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TRAVEL
Word of Mouth: San Sebastian
TRAVEL
Word of Mouth: San Sebastian
Europe's best city beach, the Cristóbal Balenciaga Museum, pintxo bars and designer boutiques
by Ariston Anderson
on 20 August 2013
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This summer saw all kinds of action in San Sebastian, Spain, and those festivities aren't over yet. With July's International Jazz Festival, the Semana Grande with parties, bullfights and fireworks, and the Zinemaldia International Film Festival later in September, the city keeps summer alive for as long as possible. But it's actually best to go during quieter months—in the fall—when you can discreetly observe the giant appetite for life San Sebastians' have. Food and drink, natural outdoors, walking, beaches and beauty—no matter how many swells of people descend upon the city through the summer months, San Sebastian keeps cozy and unique. It's a city and a people dedicated to enjoying life's luxuries.

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Pukas Surf

San Sebastian is often listed as one of the top cities for surfing for its consistent waves and moderate year-round weather. Although falls and winters see the best waves—up to 18 feet—surfers can ride the waters all year long. Locals head to Zurriola Beach for a morning of surf, which is within walking distance of the old town; Mundaka and Playa Gris are other neighboring popular surf spots. But at the center of it all remains Pukas Surf, a family-started company founded in 1979 by Iñigo Letamendia to create the best high-performance surfboards in Europe. His wife Marian Azpiroz started their clothing line by sewing custom bikinis out of curtains. With surf shops, surfing contests, major surf factory Olatu (the biggest in Europe), and Spain's longest running surf school, Pukas Surf Eskola, Pukas Surf is the master of its own Basque surf culture and lifestyle.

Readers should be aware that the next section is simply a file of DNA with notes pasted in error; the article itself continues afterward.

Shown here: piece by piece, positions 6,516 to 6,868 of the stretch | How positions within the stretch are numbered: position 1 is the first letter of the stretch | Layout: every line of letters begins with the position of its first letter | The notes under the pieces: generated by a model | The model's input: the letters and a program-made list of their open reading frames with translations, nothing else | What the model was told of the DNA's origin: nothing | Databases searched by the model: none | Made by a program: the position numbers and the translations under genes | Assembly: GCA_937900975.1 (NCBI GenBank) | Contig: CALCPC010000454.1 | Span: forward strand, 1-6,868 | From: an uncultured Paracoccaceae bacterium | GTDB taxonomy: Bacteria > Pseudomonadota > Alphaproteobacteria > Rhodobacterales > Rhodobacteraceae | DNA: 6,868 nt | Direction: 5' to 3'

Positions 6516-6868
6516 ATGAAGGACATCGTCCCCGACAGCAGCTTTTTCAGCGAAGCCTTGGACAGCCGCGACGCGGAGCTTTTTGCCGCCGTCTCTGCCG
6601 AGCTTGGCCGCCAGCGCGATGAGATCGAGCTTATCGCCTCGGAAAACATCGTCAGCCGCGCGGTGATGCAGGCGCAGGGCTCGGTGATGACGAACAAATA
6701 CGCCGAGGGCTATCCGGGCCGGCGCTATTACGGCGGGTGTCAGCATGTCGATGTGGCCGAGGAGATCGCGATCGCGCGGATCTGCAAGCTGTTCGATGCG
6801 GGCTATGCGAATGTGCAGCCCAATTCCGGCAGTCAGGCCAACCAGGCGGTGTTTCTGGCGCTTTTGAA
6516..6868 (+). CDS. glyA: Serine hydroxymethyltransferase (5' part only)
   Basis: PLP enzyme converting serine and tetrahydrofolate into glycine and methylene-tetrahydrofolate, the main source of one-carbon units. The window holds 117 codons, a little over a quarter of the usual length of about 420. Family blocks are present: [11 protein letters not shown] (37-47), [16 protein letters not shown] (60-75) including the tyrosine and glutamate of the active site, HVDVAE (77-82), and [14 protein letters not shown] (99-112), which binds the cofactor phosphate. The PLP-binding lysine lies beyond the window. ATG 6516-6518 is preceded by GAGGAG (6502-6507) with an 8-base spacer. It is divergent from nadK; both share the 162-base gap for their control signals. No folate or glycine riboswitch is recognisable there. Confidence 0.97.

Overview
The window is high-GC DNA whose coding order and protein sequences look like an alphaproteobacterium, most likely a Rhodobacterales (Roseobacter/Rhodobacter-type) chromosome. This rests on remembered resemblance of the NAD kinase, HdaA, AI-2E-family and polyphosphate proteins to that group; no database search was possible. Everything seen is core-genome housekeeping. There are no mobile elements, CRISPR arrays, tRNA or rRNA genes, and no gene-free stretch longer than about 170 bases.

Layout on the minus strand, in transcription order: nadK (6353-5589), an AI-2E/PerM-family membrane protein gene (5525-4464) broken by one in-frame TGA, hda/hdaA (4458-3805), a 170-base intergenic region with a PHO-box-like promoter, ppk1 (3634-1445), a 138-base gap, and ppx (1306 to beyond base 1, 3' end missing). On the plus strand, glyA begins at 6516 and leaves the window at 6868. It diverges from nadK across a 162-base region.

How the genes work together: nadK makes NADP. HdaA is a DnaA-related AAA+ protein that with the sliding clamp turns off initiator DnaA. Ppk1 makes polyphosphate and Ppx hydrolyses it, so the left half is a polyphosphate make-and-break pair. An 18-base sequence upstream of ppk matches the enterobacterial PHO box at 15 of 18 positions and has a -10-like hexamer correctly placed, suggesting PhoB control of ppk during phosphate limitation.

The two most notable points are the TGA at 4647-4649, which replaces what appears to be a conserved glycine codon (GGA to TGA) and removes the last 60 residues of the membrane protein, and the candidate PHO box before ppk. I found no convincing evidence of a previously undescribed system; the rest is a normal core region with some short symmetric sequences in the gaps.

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Noventa Grados

You could spend all day in Noventa Grados—a designer boutique with an amazing shoe selection, beauty shop and ongoing art exhibition. Everything on sale could find a spot in a museum, from colorful Mawi jewelry to Idole Eau de Parfum. But the real reason to go there is for the hairdressers. If you're really itching for a new look, and want something nobody has back home, sit in one of their plush vinyl chairs and let them have their way with you.